Oil Sands Truth: Shut Down the Tar Sands

Settlers and natives, united against the government

Settlers and natives, united against the government

Settlers and natives, united against the government
December 3, 2007

Let us head down Snow Road on this morning when the plowed banks are higher than they have been any Dec. 3 for some time.

Let us visit on a bitter weekend when Environment Canada has predicted the coldest winter in 15 years.

And here let us talk about global warming - and the hints of heat to come in at least the next 15 years.

Snow Road is not far from the Sharbot Lake standoff between the Ardoch and Obaadjiwan Algonquin First Nations - joined by an increasing number of white neighbours - and Frontenac Ventures Corp. over uranium exploration in Eastern Ontario.

It is also the way to reach John and Sheila Kittle, a conservative, middle-age retired couple - he a math and physics graduate who worked in computers, she a registered nurse - who say they have never before considered themselves "activist" but who today are key members of a grassroots rebellion.

"We believe," says John Kittle, "that we are making Canadian history."

What they and hundreds of other white neighbours are doing is standing with the aboriginals who first set up a blockade back in June.

Together, they are up against big business, legislation, the courts, a provincial government and, to some extent, a widespread impatience with native blockades that, in the case of Sharbot Lake, has also set whites against whites.

It was a white, actually, who first sounded the alarm here. Frank Morrison, who owns a large tract of management forest, found disturbing signs of prospecting activity - including provincial-issued tags - on what he thought was protected land. When Morrison complained, he discovered he had no say in the matter. Ontario legislation more than a century old gave mining operations free entry onto his land to explore, with the landowner having no claim whatsoever on the mineral rights that lie below the surface.

The Algonquins also discovered similar activity on territory for which they had a massive land claim - land that stretched all the way from Sharbot Lake to Parliament Hill and beyond.

The aboriginal groups moved quickly to protest, the non-natives less quickly. The whites toyed with calling themselves some variation of "Frontenac Uranium Committee" but abandoned this when a member suggested the acronym might prove embarrassing. Instead, they began calling themselves the "Mississippi Watershed Settlers" and now claim to number around a thousand.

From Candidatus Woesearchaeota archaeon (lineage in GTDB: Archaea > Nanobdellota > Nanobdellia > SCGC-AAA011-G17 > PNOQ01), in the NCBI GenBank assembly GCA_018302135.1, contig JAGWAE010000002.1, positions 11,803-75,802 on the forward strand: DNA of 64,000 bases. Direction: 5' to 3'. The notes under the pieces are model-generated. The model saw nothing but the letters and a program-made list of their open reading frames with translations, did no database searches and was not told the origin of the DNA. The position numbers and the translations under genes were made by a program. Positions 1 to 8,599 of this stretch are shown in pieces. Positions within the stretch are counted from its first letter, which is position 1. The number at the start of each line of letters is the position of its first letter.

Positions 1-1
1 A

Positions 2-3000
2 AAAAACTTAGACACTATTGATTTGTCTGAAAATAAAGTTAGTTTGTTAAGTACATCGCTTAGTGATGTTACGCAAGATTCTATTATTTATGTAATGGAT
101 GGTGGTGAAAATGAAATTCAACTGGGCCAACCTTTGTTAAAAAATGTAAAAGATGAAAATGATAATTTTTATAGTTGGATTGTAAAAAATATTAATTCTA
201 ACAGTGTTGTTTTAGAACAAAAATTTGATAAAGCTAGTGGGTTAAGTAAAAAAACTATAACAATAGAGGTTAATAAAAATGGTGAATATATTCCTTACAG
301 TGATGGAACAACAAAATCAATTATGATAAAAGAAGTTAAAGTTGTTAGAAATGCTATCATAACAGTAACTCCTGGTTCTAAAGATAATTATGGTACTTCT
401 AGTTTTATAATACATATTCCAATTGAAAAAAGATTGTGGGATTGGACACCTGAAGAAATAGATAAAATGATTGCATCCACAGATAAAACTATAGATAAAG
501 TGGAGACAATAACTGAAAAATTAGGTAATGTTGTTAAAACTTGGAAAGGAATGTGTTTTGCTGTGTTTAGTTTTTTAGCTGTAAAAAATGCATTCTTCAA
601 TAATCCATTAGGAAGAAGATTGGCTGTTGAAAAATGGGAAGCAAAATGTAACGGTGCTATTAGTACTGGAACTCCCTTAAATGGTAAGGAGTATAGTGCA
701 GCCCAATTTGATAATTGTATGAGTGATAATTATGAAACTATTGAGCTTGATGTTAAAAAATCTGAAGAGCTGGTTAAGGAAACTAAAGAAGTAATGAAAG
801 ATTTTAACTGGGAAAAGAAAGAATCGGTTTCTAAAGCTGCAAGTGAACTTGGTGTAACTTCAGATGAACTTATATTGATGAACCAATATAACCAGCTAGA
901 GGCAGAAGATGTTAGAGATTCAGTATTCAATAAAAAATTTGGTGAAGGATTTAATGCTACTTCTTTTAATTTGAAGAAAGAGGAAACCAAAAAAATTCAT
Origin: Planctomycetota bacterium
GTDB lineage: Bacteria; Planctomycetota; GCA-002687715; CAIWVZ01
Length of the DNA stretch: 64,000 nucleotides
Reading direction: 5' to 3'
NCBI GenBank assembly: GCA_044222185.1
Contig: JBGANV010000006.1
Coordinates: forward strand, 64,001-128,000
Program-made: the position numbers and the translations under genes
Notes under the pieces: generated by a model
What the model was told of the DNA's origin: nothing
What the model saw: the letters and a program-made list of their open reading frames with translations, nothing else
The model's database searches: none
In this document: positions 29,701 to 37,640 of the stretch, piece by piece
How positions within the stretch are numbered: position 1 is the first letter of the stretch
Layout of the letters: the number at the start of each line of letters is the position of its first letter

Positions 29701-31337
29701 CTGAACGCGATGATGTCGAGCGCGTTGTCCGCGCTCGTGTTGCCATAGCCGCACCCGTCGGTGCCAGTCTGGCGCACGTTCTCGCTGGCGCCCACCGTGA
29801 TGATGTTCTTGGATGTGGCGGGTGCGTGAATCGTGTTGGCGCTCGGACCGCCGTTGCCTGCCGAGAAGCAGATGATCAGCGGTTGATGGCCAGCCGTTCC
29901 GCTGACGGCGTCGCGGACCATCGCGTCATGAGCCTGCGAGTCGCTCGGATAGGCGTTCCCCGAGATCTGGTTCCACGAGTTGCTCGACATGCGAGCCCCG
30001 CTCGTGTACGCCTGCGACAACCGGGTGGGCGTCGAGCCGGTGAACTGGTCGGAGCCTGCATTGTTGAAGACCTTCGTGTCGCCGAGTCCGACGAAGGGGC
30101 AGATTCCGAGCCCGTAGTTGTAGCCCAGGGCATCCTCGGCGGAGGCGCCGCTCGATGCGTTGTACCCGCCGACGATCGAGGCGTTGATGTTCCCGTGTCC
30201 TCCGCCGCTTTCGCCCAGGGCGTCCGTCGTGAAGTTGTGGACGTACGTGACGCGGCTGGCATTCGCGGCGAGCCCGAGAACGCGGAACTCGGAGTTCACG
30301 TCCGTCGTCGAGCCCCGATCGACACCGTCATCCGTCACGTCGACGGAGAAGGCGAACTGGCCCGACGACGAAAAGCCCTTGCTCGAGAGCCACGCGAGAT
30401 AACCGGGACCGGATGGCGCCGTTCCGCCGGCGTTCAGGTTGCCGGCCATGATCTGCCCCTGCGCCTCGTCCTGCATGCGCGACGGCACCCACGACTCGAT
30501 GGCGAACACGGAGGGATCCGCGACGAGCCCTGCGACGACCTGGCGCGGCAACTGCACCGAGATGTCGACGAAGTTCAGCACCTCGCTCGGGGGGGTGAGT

Settlers and natives against the government.

The potential area for exploration, they discovered, covered a vast watershed that included the nearby Mississippi, Madawaska, Ottawa and Gatineau rivers - essentially the Algonquin land claim - as well as the entire Rideau River/Canal system that was recently named a UNESCO World Heritage site.

John Kittle was worried about more than what some other locals accused him of - a predictable not-in-my-backyard reaction to needed development - in that he had once worked in a laboratory investigating the mysterious properties of uranium. It bothered him that the legislation that permits such exploration predated any real understanding of uranium's potential powers and health threats.

Frontenac Ventures was well within its rights to explore, according to the law of the land. After the blockade went up, the prospector turned to the courts to gain an order that would put an end to the blockade. The provincial police, however, perhaps unwilling to tempt another standoff incident, chose to use discretion and not fully execute the order. Lawsuits flew back and forth, a Mohawk Warrior flag continued to fly at the site, one of the settlers went on a dramatic hunger strike, and everything more or less ground to today's standstill.

The desire to find uranium is obvious in that its price at times makes oil look a slacker. The natives, however, say mining companies have no rights on a land claim that has yet to be settled. And the settlers say there is simply no need for more Canadian uranium, given the mines in northern Saskatchewan and current stockpiles.

They also warn about threats to health, saying mining will produce tailings, cause the release of radon gas - identified by Health Canada as the No. 1 cause of lung cancer after smoking - and possibly endanger area water tables.

The curious thing is that John Kittle, the reluctant activist, isn't even a fanatical opponent of nuclear energy, which so many in the global warming debate see as the best possible solution when it comes to eliminating the burning of fossil fuels for energy needs.

"I'm a 50-per-cent supporter," he says. He considers nuclear energy "dirty from end to end," from mining to disposal, but he also knows it might be a necessary evil if society is going to be able to move from traditional sources to cleaner energy sources such as wind and solar power.

"The thing is," he says, "no matter what your views, you don't have to mine this uranium."

Increasingly, he is finding agreement among area municipal councils, including the City of Kingston. This week, his group will launch its own legal action against the province of Ontario.

It is all enough to make you think that, despite Environment Canada's frigid predictions, things are only starting to heat up.


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